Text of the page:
Actually the W doesnt stand for weight even though this is a common misconception when people speak of oil ratings. It stands for WINTER. Neither number (before or after the W) corresponds to an actual weight. It corresponds to the oils viscosity (flow resistance) at a certain temperature.

Viscosity is tested by allowing a small amount of oil to flow through an aperture. The quicker the oil flows the lower the viscosity rating number.

The first number rates the viscosity of the oil tested at 0 degrees F, mimicking cold winter weather which is why the 'W' designation is added to the end of the first number. The second number designates the oils viscosity rating when the test is repeated at 210 degrees F, or the normal operating temperature of a fully warmed engine.

The 'W' rating can be 5, 10, 15, or 20. Lower numbers mean the oil is thinner in cold temperatures, neccessary for icy climates. The second number rating can be 20, 30, 40, or 50. Warm weather spots usually require oil with ratings in the upper part of the range that can handle extreme heat.
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Old 02-04-2011, 10:46 PM   #42
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Actually the W doesnt stand for weight even though this is a common misconception when people speak of oil ratings. It stands for WINTER. Neither number (before or after the W) corresponds to an actual weight. It corresponds to the oils viscosity (flow resistance) at a certain temperature.

Viscosity is tested by allowing a small amount of oil to flow through an aperture. The quicker the oil flows the lower the viscosity rating number.

The first number rates the viscosity of the oil tested at 0 degrees F, mimicking cold winter weather which is why the 'W' designation is added to the end of the first number. The second number designates the oils viscosity rating when the test is repeated at 210 degrees F, or the normal operating temperature of a fully warmed engine.

The 'W' rating can be 5, 10, 15, or 20. Lower numbers mean the oil is thinner in cold temperatures, neccessary for icy climates. The second number rating can be 20, 30, 40, or 50. Warm weather spots usually require oil with ratings in the upper part of the range that can handle extreme heat.
I know the W doesn't stand for weight, I wasn't talking about the first (winter) rating, I was talking and the second (operational temp) rating, you can also refer to it as weight. That's the oil weight (or viscosity) when you're at operational temperature. Apart from cold starts, it's the number that matters, and it's what I was referring to in my post.

If you'd like, just replace "weight" with "viscosity" in my post, it's just semantics.
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Old 02-04-2011, 10:58 PM   #43
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Originally Posted by the suicidal eggroll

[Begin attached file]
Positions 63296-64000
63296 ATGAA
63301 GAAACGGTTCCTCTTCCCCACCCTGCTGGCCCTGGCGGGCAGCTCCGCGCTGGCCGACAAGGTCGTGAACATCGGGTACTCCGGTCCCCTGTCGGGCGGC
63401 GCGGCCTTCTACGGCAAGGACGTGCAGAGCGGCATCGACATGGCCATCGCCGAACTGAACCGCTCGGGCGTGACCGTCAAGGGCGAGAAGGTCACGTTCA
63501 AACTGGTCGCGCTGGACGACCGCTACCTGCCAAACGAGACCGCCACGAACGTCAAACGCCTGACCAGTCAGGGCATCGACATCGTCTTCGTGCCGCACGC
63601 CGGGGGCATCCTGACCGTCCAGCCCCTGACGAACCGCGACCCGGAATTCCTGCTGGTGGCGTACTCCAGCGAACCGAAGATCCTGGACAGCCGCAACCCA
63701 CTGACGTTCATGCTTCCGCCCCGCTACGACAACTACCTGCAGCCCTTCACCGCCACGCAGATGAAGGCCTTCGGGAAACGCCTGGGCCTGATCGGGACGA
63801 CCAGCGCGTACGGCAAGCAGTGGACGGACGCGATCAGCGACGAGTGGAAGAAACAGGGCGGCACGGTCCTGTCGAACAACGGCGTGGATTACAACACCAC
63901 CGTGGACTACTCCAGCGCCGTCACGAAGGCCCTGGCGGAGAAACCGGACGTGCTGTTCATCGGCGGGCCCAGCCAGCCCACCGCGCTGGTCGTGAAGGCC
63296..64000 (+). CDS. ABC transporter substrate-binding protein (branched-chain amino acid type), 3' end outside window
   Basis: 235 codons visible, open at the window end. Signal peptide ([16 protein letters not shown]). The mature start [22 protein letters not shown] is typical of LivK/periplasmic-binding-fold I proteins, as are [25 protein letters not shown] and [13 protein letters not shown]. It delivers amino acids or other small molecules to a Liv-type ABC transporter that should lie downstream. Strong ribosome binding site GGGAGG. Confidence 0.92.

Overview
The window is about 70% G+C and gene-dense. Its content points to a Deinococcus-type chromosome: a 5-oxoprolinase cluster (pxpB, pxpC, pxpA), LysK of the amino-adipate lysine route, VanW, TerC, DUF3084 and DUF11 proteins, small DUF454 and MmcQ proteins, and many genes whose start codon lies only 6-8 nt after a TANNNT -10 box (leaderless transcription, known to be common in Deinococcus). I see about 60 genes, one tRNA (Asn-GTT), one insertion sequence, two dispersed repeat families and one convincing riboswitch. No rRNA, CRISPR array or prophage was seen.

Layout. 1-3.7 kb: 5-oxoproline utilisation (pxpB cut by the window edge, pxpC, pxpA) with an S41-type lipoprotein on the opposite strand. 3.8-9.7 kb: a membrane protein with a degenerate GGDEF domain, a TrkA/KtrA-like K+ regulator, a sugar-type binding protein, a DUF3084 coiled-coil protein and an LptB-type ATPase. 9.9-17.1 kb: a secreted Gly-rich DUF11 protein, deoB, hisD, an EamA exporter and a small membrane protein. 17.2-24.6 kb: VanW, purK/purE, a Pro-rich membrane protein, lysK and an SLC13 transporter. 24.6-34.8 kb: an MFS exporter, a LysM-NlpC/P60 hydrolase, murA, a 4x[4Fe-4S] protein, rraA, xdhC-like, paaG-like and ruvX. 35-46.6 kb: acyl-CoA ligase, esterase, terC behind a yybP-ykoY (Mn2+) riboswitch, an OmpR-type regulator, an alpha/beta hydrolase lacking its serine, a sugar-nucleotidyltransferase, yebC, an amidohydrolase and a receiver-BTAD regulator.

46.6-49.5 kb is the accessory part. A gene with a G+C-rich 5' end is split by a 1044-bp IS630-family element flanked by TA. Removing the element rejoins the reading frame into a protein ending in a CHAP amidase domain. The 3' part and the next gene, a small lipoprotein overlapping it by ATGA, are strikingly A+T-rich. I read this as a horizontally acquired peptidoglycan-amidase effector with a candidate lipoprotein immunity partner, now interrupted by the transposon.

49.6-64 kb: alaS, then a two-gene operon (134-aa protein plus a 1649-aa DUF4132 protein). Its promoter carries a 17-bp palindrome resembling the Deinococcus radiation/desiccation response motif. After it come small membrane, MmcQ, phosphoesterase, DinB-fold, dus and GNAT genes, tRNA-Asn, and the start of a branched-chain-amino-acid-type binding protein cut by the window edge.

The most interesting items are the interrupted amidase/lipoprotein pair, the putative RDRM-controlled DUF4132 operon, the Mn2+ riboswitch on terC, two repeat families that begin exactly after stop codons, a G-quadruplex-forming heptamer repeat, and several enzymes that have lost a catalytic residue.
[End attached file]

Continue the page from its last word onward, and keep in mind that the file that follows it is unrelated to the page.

I know the W doesn't stand for weight, I wasn't talking about the first (winter) rating, I was talking and the second (operational temp) rating, you can also refer to it as weight. That's the oil weight (or viscosity) when you're at operational temperature. Apart from cold starts, it's the number that matters, and it's what I was referring to in my post.

If you'd like, just replace "weight" with "viscosity" in my post, it's just semantics.
I wasnt making the statement directly at you... I just wanted to clarify for those who may not know. And you cant refer to it as weight at all... Weight of what? An ounce? A quart? A gallon? Measured however you like it will not correspond to the viscosity rating.
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Old 02-04-2011, 11:08 PM   #44
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And you cant refer to it as weight at all... Weight of what? An ounce? A quart? A gallon? Measured however you like it will not correspond to the viscosity rating.


You don't take the word "weight" literally. It's just a term, slang if you will, and it's WIDELY used. Sure it's not the most appropriate term, but everyone knows it, and it's much easier to say than "dynamic viscosity rating".

While Wikipedia isn't exactly the most reliable source, it's usually a decent reference:
Quote:
The 11 viscosity grades are 0W, 5W, 10W, 15W, 20W, 25W, 20, 30, 40, 50, and 60. These numbers are often referred to as the 'weight' of a motor oil.
So calm down terminology nazi
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Old 02-05-2011, 04:20 AM   #45
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The first number is viscosity at startup temperature, the second is viscosity at operating temperature.....right?

Technically, then, any 0W will be the best for startup protection so long as whatever it is doesn't lose viscosity after 1-2k of operating. I assume this is why so many people love the "german castrol". I have been running Mobil1 0w30 for a little while now, and though a lot of it gets burnt up, my car seems to run quite well on it. I have been thinking about switching it up, but what I should probably really do is run it for a change, then have a UOA done, then switch to another kind for 3k and have a UOA done. I'll probably try it with the 4 or 5 types I can most easily get my hands on, and maybe do it once with Motul or Eneos or some other high-end, sparkly JDMZOMG oil and see what works best.